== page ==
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  • Harper's Weekly 50th Anniversary of the Gallant Seventh

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    Harper's Weekly 50th Anniversary of the Gallant Seventh - Illustrated wood cut engraving page 877 is a full page engraving by C. S. Reinhart titled "Fiftieth Anniversary Of The Gallant Seventh - The Regiment Passing The City Hall.   Dated October 24, 1874 -- Vol. 18, No. 930.  Frame measures approximately 19 1/8" h x 23 1/4"w. 

    The 7th Regiment of the New York Militia, aka the "Silk Stocking" regiment, was an infantry regiment in the Union Army during the American Civil War. Also known as the "Blue-Bloods" due to the disproportionate number of its members who were part of New York City's social elite, the 7th Militia was a pre-war New York Militia unit that was mustered into federal service for the Civil War.

    After organizing and brief training, the regiment, commanded by Colonel Marshall Lefferts, left New York City for Washington, D.C., on special call of President Abraham Lincoln on April 19, 1861, arriving in Annapolis Junction, Maryland, and opening communications with Washington April 24–25.  There it was mustered in the service of the United States for thirty days, 26 April 1861; it served at Washington and was mustered out at New York city, 3 June 1861.

    25 May 1862, the regiment, still commanded by Col. Lefferts, again left the state, and was mustered in the United States service at Camp Hamilton, Va., 29 May 1862, for three months, from 26 May 1862. It served most of this time at Baltimore, Md., and was mustered out of the United States service, 5 September 1862, at New York City.

    16 June 1863, it again re-entered the United States service, and was mustered in at New York City, for thirty days. It left the state on the 17th, under the command of Colonel Lefferts, served at Baltimore, and Frederick, Md., in the 2d Separate Brigade, Middle Department, 8th Corps, and was mustered out of the United States service, 20 July 1863, at New York City.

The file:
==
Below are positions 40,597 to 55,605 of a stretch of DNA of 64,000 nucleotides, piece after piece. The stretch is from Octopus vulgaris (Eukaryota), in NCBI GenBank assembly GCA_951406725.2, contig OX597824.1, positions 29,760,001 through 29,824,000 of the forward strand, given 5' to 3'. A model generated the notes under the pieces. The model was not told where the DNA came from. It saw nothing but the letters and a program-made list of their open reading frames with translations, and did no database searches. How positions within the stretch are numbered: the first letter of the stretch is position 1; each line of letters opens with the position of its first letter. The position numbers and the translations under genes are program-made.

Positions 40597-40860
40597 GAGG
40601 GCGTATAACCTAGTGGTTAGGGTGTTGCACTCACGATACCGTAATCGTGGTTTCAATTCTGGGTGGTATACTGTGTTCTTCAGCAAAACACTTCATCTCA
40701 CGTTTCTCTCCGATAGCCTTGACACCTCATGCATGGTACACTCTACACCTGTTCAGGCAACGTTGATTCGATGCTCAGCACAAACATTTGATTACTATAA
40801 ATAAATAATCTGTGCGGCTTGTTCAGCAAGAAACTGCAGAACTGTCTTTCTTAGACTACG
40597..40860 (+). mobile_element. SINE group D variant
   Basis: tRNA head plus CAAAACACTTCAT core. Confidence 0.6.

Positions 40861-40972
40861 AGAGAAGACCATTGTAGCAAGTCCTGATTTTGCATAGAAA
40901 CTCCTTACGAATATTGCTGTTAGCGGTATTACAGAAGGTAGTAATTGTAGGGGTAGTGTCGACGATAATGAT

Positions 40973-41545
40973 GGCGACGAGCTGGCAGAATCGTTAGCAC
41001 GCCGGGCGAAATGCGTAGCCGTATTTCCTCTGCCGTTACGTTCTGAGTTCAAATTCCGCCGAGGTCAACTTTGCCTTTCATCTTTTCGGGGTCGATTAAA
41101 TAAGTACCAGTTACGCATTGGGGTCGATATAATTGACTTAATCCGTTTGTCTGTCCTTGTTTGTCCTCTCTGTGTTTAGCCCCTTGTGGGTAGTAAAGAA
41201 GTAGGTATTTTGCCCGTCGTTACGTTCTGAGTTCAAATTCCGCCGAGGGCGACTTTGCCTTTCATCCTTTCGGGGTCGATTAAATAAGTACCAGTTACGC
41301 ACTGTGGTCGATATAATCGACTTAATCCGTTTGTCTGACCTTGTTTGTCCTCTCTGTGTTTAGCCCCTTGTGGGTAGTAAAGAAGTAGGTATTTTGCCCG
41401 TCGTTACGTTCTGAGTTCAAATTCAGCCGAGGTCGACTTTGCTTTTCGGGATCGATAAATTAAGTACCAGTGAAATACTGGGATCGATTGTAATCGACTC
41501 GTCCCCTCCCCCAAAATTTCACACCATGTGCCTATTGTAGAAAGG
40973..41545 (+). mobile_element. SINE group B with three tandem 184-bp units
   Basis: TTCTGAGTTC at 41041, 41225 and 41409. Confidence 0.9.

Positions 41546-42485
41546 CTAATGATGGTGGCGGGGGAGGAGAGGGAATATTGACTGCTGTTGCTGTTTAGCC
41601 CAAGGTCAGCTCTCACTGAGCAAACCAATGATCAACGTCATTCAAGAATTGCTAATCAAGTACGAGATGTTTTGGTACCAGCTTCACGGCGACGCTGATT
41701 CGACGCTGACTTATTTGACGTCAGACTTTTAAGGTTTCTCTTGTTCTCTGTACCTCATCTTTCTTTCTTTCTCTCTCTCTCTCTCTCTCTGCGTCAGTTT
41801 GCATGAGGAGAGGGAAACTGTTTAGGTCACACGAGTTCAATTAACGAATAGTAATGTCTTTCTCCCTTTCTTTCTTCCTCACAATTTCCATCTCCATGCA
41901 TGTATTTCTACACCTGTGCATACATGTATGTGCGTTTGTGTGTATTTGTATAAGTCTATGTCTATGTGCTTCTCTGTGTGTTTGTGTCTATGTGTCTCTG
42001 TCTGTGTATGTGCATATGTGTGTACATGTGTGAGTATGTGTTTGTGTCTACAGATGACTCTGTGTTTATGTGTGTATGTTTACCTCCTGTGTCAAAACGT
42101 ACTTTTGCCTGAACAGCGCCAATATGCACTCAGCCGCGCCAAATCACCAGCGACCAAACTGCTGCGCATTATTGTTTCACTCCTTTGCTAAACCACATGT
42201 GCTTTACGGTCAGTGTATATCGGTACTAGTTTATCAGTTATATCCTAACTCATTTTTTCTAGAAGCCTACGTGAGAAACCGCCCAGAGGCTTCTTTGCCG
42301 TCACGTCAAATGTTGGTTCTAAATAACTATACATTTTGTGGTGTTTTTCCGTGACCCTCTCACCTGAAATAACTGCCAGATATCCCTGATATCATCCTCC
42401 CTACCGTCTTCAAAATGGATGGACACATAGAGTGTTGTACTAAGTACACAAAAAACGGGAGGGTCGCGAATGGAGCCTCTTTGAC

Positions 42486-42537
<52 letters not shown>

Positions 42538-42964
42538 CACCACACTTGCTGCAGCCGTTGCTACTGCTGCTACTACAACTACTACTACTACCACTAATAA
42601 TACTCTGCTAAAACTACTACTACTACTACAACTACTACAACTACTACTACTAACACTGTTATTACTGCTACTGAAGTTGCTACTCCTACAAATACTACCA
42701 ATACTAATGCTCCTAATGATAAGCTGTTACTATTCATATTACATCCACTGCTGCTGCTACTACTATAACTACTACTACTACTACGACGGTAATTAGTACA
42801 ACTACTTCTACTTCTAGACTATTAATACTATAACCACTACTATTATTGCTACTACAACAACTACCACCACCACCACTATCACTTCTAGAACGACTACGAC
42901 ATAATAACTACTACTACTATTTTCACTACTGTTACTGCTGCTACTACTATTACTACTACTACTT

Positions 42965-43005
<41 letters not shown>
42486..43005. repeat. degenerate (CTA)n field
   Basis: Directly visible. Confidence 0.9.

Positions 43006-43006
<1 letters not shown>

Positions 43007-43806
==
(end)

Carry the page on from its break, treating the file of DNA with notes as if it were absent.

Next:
In its service, in 1861, it lost one enlisted man, accidentally killed, and it took part in the advance into Virginia on 24 May 1861, and the New York City Riot on 16 July 1863.

    The regiment was housed in the Capitol Buildings at Washington from April 25–May 2, and was mustered into Federal service on April 26, serving duty at Camp Cameron, Meridian Hill, Georgetown Heights, from May 2–23. After occupation of Arlington Heights, Virginia, May 24–26, it assisted in building Fort Runyon and was mustered out at New York City on June 3, 1861.

    The regiment was again mustered in for three months' service on May 25, 1862. It left New York City for Baltimore, Maryland, on May 26, and then was attached to Dix's Command, Middle Department, to July 1862. Then, it was assigned to the 8th Army Corps, Middle Department, to September 1862. It was in camp at Stewart's Hill, Baltimore, from May 28 to June 5, and duty at Fort Federal Hill from June 6 to August 28. The regiment mustered out in New York City on September 5, 1862.

    Once again, the regiment was mustered in, this time for thirty days' service starting June 16, 1863, and departed for Baltimore on June 17. It was attached to Morris' Brigade, 8th Army Corps, Middle Department, to July 7, and then to the 3rd Division, 3rd Army Corps, Army of the Potomac, to July 15. It was on duty at Fort Federal Hill and provost duty in Baltimore from June 18 to July 5 before being ordered to Frederick, Maryland, on July 5, and picket and outpost duty there until July 14. It reached New York City on July 16. The 7th was on duty during the New York Draft Riots from July 16–21.

    The regiment mustered out for good on July 21, 1863.

    Harper's Weekly was a New York based newspaper in the last half of the nineteenth and early twentieth century. In weekly issues, Harper's presented a mixture of news stories, gossip, poetry, and most notably, wood-engraved illustrations. These pictures remain one of the best sources for lively, informative images of nineteenth-century America. With photographs in a primitive stage, and no television, it is through these illustrations that much of the country got its visual information about the events, personalities and places of the time. These illustrations are also among the few sources we have today for 19th century activities, events et al. Major artists were employed to do drawings on the spot, which were then turned into lively and detailed prints in an amazingly short period of time. While originally issued in large numbers, few have survived in good condition. These are interesting, historical and very collectible prints.

    Inventory Number: DOC 075